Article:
We looked at each others’ genitals with rapt curiosity, but I don’t remember laughing or being nervous or being revolted; just curious. But I do remember being somewhat disappointed because there was nothing there but a slit – nothing special, nothing interesting to see. So, we pulled up our pants and continued playing whatever game the four of us were playing — Panda, of course, was there, too, and was incuriously but fully involved in the game we were playing. Panda didn’t care much about what was going on because Panda was an it – it didn’t have a wiener or a slit, just several bed ticking outfits.
Looking back, I suppose that what I get from this memory was that I was completely comfortable with girls and women. They weren’t different, exotic creatures. They weren’t people to be afraid of or uncomfortable around; they were good pals and warm, cuddly people who played with you, loved you, and took care of you. And girls your age were fun and if you showed them yours, they showed you theirs.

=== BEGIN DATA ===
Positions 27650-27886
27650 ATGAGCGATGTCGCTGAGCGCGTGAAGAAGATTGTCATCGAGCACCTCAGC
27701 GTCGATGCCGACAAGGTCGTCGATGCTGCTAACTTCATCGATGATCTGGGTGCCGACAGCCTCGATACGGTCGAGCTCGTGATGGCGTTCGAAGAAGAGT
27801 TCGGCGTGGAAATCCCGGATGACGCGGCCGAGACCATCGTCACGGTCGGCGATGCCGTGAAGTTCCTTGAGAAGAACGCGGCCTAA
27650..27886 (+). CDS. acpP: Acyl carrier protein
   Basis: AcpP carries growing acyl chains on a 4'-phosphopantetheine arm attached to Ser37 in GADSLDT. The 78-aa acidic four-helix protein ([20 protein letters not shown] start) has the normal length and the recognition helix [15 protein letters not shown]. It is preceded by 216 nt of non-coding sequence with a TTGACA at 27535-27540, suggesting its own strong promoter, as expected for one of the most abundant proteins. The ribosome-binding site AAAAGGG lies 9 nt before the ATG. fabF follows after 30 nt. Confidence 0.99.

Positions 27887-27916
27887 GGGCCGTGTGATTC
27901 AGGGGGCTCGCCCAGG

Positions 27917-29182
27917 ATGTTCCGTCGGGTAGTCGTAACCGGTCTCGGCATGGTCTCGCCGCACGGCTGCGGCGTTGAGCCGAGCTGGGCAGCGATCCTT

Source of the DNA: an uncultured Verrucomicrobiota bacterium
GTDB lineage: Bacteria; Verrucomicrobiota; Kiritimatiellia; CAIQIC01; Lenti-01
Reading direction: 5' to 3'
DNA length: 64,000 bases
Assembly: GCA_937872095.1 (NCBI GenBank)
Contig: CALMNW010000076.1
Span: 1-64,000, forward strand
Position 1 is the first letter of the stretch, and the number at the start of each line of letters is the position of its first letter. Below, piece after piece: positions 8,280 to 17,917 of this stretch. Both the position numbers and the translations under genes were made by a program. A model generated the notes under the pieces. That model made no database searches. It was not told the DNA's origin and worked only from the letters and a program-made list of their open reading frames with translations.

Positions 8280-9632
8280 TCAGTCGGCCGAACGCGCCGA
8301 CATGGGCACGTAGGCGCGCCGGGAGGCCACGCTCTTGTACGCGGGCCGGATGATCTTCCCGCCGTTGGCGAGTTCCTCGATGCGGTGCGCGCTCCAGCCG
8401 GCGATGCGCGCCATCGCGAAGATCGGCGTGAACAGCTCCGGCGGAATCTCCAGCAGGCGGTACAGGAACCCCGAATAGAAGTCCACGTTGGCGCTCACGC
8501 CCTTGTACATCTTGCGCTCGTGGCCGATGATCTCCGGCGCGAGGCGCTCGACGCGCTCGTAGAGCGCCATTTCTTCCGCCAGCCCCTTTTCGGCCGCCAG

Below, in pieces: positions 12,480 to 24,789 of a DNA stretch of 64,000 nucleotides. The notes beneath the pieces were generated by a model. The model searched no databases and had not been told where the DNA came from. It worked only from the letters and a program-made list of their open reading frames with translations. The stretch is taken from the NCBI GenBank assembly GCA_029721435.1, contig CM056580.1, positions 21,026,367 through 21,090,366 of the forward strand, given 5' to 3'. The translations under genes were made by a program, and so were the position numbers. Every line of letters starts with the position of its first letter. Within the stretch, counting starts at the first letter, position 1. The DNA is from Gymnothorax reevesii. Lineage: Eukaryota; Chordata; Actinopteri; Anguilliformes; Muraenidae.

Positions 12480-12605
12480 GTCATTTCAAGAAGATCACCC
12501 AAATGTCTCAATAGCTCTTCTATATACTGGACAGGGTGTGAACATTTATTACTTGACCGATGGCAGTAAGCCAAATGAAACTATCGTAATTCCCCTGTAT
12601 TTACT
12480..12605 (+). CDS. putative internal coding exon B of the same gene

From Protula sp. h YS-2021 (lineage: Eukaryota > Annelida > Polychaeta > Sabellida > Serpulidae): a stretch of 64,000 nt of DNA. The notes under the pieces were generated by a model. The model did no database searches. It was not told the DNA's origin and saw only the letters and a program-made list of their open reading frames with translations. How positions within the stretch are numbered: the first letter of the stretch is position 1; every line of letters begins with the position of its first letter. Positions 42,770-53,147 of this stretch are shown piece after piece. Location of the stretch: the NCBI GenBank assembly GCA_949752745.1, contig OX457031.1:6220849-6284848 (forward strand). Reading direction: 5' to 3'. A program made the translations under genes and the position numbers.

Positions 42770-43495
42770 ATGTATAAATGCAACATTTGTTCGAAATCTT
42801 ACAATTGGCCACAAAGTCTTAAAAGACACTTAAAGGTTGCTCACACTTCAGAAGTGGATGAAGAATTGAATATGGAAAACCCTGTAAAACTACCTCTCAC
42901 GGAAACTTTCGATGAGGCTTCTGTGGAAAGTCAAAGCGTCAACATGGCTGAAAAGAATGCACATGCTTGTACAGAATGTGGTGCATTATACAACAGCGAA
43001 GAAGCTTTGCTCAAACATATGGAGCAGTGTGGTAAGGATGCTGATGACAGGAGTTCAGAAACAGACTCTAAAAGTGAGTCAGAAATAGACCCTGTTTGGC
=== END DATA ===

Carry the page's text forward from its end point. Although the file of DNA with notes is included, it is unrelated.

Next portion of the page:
“What About Art”
In third grade, my favorite class was Art. he guys, especially David King, and I would spend all the time in Art class drawing airplanes – the fighter planes of the pre-World War II era. And every fighter plane we drew had —– (dashes) flaring off the wings indicating bullets. You couldn’t draw an airplane without bullets; it was inconceivable.
I fell off the top of the fort in the back yard and broke my right wrist in the fall of that year. I had a cast on my arm, and I remember showing it to David King and saying delightedly how neat it was that I had a cast and couldn’t do any writing in school (a real chore) or any homework. I remember David saying, in his scratchy alto voice, “But what about Art?” with a horrified expression on his face.